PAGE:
Office Vibe has similar objectives as 15 Five however their approach is different, they ask random questions on random days. The results are anonymous and so it encourages honesty across your business. Further, it integrates brilliantly with slack to remind people to respond and even respond from without slack itself. The reports that Office Vibe produces are insightful and meaningful to any manager worth his weight.
A popular approach for formally gathering performance information regularly from multiple sources is 360 feedback which aims to collect multiple sources of performance information from self, peers, managers and direct reports, to allow comparison and insights that may otherwise be missed during the review process.
There are many cloud solutions out there (do a google search) but I found the pricing models to be inhibitive for small business. I have in the past built a system with PHP & MySQL but this is probably overkill for most organisations, alternatively, I have created a Google Form for capturing 360-degree feedback data. You can have a play here: https://goo.gl/forms/1PEE2LyHfQu69cAh1 to see the types of questions I’m asking through the 360-degree feedback process. If you would like to get more of your team to complete the form and view the data that can be generated, then please contact me and I’ll provide you will instructions and a company code to use.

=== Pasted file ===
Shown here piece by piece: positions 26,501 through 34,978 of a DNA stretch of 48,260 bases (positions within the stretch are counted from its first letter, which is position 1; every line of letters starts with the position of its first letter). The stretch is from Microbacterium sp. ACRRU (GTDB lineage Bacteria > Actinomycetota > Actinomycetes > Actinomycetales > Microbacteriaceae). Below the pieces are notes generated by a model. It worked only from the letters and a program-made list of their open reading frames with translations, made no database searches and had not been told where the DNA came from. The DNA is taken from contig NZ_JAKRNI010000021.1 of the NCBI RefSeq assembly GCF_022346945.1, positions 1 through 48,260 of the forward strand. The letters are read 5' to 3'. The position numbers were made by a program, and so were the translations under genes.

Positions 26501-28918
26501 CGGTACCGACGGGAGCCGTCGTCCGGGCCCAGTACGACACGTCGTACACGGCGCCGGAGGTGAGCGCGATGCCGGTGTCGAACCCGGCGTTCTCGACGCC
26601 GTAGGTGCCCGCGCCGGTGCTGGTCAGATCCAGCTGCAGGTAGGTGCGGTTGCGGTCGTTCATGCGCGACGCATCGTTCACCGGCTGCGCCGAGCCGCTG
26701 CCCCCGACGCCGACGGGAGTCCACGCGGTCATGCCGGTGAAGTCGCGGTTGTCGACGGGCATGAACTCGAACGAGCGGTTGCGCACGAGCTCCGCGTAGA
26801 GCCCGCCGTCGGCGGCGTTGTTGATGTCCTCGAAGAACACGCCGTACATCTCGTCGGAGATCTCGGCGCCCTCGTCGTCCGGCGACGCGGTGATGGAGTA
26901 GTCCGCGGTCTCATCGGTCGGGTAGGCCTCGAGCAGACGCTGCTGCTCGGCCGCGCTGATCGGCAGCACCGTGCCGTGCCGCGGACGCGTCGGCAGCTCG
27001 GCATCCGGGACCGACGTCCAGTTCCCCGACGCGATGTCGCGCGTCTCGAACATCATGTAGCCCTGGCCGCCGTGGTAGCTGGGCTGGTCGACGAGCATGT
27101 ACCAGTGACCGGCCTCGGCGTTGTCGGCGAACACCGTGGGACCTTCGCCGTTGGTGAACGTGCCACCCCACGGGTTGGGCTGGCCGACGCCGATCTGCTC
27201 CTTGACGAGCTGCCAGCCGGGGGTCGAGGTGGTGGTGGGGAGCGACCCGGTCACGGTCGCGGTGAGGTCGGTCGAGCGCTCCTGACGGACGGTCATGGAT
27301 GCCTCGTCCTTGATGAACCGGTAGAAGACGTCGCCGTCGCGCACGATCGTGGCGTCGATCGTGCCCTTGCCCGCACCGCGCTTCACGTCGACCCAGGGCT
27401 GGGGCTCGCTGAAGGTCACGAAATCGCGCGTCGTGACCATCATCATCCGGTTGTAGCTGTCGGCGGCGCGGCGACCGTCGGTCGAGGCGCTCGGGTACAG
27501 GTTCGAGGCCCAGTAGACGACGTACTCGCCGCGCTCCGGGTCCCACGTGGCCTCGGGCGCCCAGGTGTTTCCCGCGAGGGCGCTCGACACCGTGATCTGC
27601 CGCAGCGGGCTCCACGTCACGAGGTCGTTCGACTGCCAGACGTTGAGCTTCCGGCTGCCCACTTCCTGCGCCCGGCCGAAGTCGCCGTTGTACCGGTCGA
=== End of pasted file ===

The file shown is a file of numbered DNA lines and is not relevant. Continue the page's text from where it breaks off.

One of the most effective and yet commonly neglected feedback mechanisms is the informal discussion. This is something I try to do regularly over coffee (not because I love coffee, I promise!). I have also found that with offshore teams, this can be a significant point of differentiation between yourself and other organisations.